Posts

Rebooting thanish.me - 2

Previously I wrote about how I attempted to host my (Ghost) blog on a DigitalOcean droplet. The plan was to use nginx as the reverse proxy and Let’s Encrypt for SSL. Unfortunately I had some issues running both Ghost and nginx in docker containers. As a temporary patch, I decided to use Cloudflare to resolve SSL. Just like before, I’m writing this post offline while setting up the server to make sure I don’t miss anything.
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Rebooting thanish.me

Here’s a basic diagram explaining how I’m planning to set it up. Both nginx and Ghost will be running inside Docker containers to keep the distro clean. Fig 1. diagram explaining the layout I’m using a DigitalOcean droplet ( referall link ) to host this blog. Just a standard droplet with the latest Ubuntu LTS 18.04 with backups enabled. Also added a network level firewall through the dashboard to only allow traffic through ports 22, 80 and 443.
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Solving Interview Problems

Sometimes, we get to solve programming questions on site during software engineering interviews. This is one of the questions I used to ask from those who have applied for software engineering positions at Creately. A number of train engines are moving towards a common destination on the same track. Each train’s maximum speed and distance from the destination is given as an array. const trains = [ { id: 't1', distance: 1200, maxSpeed: 10 }, // .
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Debugging RxJS code

This are undocumented internal details of RxJS and it can break anytime. It probably would have changed by the time you’re reading this blog post. But still, there can be something similar. Add a breakpoint on the line where it throws the error message On the call stack, go up a little until you can find the observable instance inspect it (usually it’ll be the this variable) check the _destination field and you may find the operator which is added after the faling operator (if there are any) if you inspect the destination operator, you may find callback functions you gave to that operator => your app code!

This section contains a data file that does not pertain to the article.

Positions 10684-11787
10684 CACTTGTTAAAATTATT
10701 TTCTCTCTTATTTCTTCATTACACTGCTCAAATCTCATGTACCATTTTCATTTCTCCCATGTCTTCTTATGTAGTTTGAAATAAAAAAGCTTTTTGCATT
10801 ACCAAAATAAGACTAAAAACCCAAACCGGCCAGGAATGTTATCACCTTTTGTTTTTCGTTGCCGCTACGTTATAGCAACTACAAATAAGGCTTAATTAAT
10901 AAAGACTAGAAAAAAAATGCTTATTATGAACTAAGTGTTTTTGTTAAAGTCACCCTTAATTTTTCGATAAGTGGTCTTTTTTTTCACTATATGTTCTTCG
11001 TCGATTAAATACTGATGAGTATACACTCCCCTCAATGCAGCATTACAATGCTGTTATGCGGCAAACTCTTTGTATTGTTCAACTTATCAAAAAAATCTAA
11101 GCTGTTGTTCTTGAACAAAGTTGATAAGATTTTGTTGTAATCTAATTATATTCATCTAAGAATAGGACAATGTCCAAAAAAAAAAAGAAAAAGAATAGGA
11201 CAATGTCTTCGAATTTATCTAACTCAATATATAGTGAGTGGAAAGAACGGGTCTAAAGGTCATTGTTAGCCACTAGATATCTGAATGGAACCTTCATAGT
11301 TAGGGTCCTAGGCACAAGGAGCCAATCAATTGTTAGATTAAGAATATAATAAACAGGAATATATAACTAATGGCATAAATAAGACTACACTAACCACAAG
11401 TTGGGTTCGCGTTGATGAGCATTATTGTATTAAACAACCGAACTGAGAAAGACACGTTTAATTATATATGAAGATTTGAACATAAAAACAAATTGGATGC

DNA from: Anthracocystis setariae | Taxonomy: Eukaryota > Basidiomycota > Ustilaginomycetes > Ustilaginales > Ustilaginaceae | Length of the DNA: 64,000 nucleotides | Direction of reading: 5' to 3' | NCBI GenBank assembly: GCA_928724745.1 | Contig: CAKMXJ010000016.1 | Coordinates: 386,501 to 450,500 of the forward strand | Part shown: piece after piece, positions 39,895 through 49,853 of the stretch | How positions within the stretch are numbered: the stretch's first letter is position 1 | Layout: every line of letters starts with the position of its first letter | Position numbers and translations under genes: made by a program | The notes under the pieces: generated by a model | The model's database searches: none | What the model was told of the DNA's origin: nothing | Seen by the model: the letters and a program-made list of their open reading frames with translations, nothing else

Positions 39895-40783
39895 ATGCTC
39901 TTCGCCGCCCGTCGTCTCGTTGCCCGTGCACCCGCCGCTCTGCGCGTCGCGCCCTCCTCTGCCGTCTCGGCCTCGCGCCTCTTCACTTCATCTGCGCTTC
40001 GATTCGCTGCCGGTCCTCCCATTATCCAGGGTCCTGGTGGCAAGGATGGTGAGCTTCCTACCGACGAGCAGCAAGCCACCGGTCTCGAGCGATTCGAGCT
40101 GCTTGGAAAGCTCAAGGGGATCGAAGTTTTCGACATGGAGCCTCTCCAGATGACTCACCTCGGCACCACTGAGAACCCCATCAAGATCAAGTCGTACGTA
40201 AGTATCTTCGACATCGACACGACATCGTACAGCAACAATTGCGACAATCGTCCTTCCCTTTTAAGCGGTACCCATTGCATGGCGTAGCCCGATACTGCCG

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Debugging duplicate click events

While trying to debug this issue, we found out a couple of interesting things about how Angular manages event handlers. The double click event bug can be recreated easily with the following example app. The important parts are: The “click” Output of the button component: <button (click)="clicked($event)"> <ng-content></ng-content> </button> export class TestButtonComponent implements OnInit { @Output() click: EventEmitter<MouseEvent>; clicked(e: MouseEvent) { console.log('TestButtonComponent: clicked!'); this.click.emit(e) } ... } and the code which listens to the event:
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FabricJS performance hack